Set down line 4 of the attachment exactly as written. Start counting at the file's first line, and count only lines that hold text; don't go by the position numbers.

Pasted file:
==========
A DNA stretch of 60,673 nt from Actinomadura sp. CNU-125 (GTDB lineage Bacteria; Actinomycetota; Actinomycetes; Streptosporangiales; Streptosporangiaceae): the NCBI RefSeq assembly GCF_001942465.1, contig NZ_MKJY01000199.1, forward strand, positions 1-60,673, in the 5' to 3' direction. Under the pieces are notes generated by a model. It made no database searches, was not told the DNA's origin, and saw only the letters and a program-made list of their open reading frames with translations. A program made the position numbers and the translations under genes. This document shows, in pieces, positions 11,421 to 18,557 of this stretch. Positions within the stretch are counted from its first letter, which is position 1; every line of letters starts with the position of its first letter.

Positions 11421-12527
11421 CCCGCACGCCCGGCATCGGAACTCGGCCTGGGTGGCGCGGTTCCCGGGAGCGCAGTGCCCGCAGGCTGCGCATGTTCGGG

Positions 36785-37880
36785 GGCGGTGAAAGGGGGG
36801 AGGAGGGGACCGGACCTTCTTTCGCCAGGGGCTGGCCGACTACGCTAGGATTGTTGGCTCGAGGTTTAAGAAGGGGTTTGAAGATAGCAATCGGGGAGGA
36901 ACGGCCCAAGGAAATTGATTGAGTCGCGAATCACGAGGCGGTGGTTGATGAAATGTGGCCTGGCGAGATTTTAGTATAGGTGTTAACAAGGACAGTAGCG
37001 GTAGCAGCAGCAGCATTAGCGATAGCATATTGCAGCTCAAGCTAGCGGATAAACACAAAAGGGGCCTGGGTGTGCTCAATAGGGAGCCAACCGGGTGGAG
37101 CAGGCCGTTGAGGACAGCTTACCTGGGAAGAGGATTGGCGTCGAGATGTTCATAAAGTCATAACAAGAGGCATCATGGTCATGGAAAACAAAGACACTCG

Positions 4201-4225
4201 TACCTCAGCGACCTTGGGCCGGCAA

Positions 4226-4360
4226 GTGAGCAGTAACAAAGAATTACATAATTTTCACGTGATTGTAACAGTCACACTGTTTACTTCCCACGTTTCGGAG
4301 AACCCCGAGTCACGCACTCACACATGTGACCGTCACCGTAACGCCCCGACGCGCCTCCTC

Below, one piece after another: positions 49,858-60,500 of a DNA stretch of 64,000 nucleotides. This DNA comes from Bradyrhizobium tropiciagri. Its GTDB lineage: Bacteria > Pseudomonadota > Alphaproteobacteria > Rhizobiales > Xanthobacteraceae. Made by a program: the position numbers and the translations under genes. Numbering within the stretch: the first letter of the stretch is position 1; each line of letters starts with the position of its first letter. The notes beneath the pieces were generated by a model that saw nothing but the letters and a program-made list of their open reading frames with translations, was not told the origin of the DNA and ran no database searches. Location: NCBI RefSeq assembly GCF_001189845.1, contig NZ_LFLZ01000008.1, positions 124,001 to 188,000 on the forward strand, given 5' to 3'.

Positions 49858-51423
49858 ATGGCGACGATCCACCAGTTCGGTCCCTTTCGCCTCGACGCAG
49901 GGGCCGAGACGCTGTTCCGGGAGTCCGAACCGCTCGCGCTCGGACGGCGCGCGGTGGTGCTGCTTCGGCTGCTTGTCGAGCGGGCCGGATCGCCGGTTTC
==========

Positions 36785-37880